EDWARD WEBSTER: ‘Uberisation’ takes us back to a regime without worker rights
The rise of platform capitalism allows companies to bypass labour laws
Some 36 years ago I invited onto the Wits campus the recently elected general secretary of the newly launched National Union of Mineworkers, Cyril Ramaphosa. It was an invitation to him and his members to listen to the findings of a collaborative study we had done on safer underground gold mining. The researcher, Jean Leger, a young chemical engineer, demonstrated persuasively why black miners had the right to refuse to work in dangerous conditions.
Last week I repeated the process and invited food couriers to Wits campus to listen to the research undertaken by Fikile Masikane, a sociology graduate student attached to the Southern Centre of Inequality Studies, on the precarious conditions of these new app workers of the digital age.
The similarities in these two events were striking: they both involved research on unprotected and low-paid black workers, without a voice, largely from across our borders. Importantly, in both cases these workers were doing jobs South Africans tend to avoid. On both occasions the workers participated enthusiastically in the proceedings, adding to the findings and endorsing the broad thrust of the research.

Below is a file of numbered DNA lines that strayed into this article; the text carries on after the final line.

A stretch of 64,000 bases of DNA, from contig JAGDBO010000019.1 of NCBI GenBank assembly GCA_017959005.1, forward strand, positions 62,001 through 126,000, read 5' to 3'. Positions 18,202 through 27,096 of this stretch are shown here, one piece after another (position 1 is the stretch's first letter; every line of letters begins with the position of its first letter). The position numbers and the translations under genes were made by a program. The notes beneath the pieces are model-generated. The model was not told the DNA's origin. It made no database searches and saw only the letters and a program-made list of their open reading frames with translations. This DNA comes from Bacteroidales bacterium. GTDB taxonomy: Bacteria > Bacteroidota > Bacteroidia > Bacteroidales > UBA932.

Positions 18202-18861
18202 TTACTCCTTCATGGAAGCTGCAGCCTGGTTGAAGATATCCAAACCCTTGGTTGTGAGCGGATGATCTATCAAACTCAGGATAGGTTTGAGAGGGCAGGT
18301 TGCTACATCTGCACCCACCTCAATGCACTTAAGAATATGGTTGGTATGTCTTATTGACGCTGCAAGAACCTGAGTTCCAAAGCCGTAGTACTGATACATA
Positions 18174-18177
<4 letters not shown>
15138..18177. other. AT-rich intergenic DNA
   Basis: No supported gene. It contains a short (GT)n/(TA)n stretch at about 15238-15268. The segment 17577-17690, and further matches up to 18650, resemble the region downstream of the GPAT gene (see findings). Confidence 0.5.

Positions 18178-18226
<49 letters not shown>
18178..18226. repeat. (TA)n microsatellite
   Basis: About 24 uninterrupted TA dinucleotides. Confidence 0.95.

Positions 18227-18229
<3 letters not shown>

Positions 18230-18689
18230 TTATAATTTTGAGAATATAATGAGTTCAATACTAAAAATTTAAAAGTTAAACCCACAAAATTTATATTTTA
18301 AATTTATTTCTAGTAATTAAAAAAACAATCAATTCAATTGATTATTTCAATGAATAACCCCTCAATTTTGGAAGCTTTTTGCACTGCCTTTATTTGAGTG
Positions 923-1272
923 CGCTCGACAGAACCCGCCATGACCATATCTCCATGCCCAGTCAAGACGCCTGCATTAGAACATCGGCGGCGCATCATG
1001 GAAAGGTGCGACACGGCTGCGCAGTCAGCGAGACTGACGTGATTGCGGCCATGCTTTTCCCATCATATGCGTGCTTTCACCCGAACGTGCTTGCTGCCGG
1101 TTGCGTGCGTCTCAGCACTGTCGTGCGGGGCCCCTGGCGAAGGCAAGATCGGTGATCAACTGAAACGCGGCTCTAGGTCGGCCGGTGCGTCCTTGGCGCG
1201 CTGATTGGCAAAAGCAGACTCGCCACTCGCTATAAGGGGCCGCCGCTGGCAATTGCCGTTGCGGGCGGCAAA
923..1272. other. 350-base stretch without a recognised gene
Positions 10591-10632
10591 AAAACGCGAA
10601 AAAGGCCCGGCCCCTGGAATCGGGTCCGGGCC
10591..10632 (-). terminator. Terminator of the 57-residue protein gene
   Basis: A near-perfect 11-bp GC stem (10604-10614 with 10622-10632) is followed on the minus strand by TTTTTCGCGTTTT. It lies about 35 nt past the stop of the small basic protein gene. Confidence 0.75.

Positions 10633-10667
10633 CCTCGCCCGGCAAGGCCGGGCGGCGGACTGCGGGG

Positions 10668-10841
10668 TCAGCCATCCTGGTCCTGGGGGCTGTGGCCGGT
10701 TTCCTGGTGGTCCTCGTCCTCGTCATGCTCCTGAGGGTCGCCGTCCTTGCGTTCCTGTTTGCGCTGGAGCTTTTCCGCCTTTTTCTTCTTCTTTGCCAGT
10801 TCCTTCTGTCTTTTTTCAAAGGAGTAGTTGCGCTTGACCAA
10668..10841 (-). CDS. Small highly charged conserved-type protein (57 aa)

The differences, however, were even more significant. In 1986 large numbers of mine employers arrived to listen to our research on underground mining. Indeed, some demonstrated their power by arriving in helicopters on the university’s lawns. They were outraged at the idea that mineworkers had the right to participate in making underground work safer.
Last week there were no employers when we presented our research on food couriers. According to current law, they have no employers. They are described as “independent contractors”, as self-employed. Besides, many are undocumented migrants and prefer to remain invisible for fear of having their apps disconnected.
We take for granted the convenience of having food delivered to our homes at the click of our mobile phones but are unaware of the risks these men and women take. At least six delivery drivers died in Cape Town between 2017 and 2019, with countless more injured. One driver described how he was injured while working; an ambulance was called and the company refused to pay the R2,000 bill because they said it was not their responsibility.
This gets to the nub of how the rise of platform capitalism is changing the world of work. This business model has transformed the employment relationship, creating a highly segmented labour market. It is deepening inequality between a small core of highly paid managers and owners, such as Jeff Bezos of Amazon, and a growing number of men and women engaged in precarious work. I refer to this as the “uberisation” of work.
This new worker of the digital economy is subject to a form of algorithmic management. Instead of clocking in, as in a traditional workplace with a timecard, “gig” workers log in to an app, and in so doing are subject to an external authority. Promising freedom, flexibility and “shared business ownership”, these new technology companies are ostensibly opening up new economic opportunities in Africa.